On this point, Shelley said: "We also urge the HSE and local authority to work together and co-ordinate a full investigation into working practices at Sports Direct's Shirebrook warehouse, and give a clear edict on the improvements needed."
Sports Direct has said it will study the contents of the committee's report very carefully, and that it is its policy to "treat all our people with dignity and respect".
The university has given its backing to the Institution of Occupational Safety and Health’s (IOSH) No Time to Lose drive. The campaign is highlighting common risk factors for occupational cancer registrations and deaths, including diesel engine exhaust emissions, solar radiation, asbestos and silica dust. In signing the pledge, the university has agreed to look into whether any work practices could lead to staff and students contracting cancer and, if so, put in place measures which can control the risks.
Experts will also explore the challenges facing the UK’s health and safety system, the impact of new sentencing guidelines for corporate health and safety offences, and provide an update on the development of ISO 45001 - a new international standard for occupational safety and health (OSH).The conference, organised by the Institution of Occupational Safety and Health (IOSH), is in its 41st year and remains a key event for OSH professionals working in, or with, the public sector.
There was a record high 5,423 assaults on prison staff, up 40 per cent from 3,887 in the previous year, according to Ministry of Justice figures published on July 28 2016. This equates to a rate of 63 assault-on-staff incidents per 1,000 prisoners, up from 46 in the previous year.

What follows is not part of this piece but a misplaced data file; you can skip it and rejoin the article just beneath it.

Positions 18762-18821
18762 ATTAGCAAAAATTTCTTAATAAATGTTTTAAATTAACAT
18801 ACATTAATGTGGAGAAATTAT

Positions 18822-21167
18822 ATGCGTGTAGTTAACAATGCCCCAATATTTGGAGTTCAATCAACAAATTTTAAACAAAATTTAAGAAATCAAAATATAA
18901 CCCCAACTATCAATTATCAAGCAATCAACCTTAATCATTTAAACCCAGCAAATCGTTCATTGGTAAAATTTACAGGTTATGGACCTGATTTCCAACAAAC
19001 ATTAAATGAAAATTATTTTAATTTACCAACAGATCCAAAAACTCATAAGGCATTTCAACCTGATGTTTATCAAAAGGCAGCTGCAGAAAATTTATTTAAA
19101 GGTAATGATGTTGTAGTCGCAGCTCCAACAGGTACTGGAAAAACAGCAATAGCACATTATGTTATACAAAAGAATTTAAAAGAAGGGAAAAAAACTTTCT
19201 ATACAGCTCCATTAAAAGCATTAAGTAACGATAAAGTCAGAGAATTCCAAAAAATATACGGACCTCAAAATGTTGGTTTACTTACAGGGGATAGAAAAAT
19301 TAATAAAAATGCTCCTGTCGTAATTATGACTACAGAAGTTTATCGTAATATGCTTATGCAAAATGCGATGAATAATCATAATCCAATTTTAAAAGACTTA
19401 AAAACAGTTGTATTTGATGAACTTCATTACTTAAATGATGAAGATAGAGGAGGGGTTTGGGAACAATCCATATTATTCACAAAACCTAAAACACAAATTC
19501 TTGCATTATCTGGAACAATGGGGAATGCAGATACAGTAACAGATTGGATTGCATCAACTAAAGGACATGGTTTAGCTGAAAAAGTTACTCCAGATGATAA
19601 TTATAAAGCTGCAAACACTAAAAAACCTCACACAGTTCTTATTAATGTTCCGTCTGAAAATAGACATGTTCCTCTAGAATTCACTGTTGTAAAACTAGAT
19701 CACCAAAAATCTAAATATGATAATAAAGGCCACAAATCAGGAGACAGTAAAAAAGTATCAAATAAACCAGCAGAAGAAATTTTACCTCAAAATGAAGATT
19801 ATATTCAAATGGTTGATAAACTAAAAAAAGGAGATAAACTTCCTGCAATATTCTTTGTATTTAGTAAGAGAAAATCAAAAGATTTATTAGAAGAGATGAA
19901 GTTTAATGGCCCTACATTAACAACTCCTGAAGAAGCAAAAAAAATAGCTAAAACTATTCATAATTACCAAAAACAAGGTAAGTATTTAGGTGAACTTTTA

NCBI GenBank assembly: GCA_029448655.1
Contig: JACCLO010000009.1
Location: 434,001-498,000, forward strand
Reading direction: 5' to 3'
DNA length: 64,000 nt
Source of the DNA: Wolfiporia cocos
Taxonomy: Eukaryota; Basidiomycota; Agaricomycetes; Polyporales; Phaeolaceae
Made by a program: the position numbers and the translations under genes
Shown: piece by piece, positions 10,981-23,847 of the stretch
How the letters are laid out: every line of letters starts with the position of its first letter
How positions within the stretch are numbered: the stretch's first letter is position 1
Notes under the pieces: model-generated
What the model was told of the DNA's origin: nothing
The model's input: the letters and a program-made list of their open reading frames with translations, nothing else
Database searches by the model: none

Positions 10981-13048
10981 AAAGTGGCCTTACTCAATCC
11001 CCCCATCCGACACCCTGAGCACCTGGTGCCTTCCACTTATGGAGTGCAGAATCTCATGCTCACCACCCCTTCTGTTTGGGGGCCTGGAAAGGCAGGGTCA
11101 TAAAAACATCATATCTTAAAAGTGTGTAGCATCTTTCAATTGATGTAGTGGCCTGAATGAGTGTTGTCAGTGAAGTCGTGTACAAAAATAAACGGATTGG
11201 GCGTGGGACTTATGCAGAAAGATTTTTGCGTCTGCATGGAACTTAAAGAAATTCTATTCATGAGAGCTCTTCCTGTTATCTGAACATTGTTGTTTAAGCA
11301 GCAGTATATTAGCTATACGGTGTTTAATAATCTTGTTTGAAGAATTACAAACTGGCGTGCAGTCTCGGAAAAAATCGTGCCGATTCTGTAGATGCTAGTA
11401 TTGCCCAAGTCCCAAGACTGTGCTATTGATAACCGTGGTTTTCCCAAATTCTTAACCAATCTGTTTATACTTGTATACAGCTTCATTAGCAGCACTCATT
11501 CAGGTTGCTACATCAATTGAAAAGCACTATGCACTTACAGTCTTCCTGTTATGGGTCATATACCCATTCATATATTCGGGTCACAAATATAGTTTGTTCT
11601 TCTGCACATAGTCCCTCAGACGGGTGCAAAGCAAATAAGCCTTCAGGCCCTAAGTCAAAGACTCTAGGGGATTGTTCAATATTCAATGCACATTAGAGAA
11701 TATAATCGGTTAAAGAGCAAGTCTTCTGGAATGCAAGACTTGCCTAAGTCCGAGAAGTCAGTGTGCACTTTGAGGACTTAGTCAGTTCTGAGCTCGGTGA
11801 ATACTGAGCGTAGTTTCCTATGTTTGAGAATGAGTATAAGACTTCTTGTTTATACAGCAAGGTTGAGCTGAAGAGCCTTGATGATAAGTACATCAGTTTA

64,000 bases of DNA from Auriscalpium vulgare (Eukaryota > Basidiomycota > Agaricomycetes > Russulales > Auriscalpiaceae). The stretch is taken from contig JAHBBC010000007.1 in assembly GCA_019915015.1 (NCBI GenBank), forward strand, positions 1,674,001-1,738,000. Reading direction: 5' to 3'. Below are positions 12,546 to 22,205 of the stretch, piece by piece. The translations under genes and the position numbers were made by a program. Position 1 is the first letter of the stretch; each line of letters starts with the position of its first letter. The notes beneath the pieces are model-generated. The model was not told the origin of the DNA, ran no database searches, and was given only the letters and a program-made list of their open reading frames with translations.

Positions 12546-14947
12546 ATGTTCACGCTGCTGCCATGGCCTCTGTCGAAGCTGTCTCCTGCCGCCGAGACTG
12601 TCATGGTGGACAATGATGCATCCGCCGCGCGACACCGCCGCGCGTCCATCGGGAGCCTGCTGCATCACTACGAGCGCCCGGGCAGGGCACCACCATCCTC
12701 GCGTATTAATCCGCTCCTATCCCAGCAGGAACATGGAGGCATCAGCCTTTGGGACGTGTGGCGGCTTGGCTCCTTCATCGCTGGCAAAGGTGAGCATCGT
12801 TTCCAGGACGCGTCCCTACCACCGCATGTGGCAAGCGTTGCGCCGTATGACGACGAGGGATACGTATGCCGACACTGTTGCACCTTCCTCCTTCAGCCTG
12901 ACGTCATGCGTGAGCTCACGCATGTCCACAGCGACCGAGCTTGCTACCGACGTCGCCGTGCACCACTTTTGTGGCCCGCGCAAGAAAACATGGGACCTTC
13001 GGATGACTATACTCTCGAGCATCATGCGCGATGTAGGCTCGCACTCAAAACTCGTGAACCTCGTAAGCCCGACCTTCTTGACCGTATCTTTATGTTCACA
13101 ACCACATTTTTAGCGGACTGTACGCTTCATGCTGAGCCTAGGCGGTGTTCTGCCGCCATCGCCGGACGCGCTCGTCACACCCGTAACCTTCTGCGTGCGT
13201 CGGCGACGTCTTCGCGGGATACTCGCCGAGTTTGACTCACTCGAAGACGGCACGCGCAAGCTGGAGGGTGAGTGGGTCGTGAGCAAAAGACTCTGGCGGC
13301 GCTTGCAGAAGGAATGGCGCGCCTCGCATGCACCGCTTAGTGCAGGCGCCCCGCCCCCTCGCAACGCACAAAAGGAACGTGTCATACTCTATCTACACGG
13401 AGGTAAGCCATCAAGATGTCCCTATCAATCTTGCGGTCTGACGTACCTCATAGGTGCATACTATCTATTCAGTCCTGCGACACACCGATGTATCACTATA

Twenty-seven candidates have been nominated for the election. They include some who are currently serving, while others are seeking election for the first time.The Council holds the Board of Trustees accountable for its performance against key responsibilities on behalf of members. It also debates key strategic, professional and policy issues.Links have been sent to members by the Electoral Reform Services, providing instructions and asking them to vote for their chosen candidates. They can vote online or by post. Voting closes at noon on Friday 29 July.
The bodies that are promoting improvements to working conditions in Albania, Serbia, Macedonia, Bulgaria and Montenegro have all pledged their support to the No Time to Lose campaign, which is being run by the Institution of Occupational Safety and Health (IOSH).Frosina Gjino, executive director of the Albanian Occupational Safety and Health Center (AOSHC), said that the organisation believes that raising awareness of the risk of exposure to carcinogens at work will save lives all over the world.
Council represents IOSH members, holding the Board of Trustees accountable for its performance against key responsibilities on their behalf. It also debates key strategic, professional and policy issues.In order of election, the Council members are: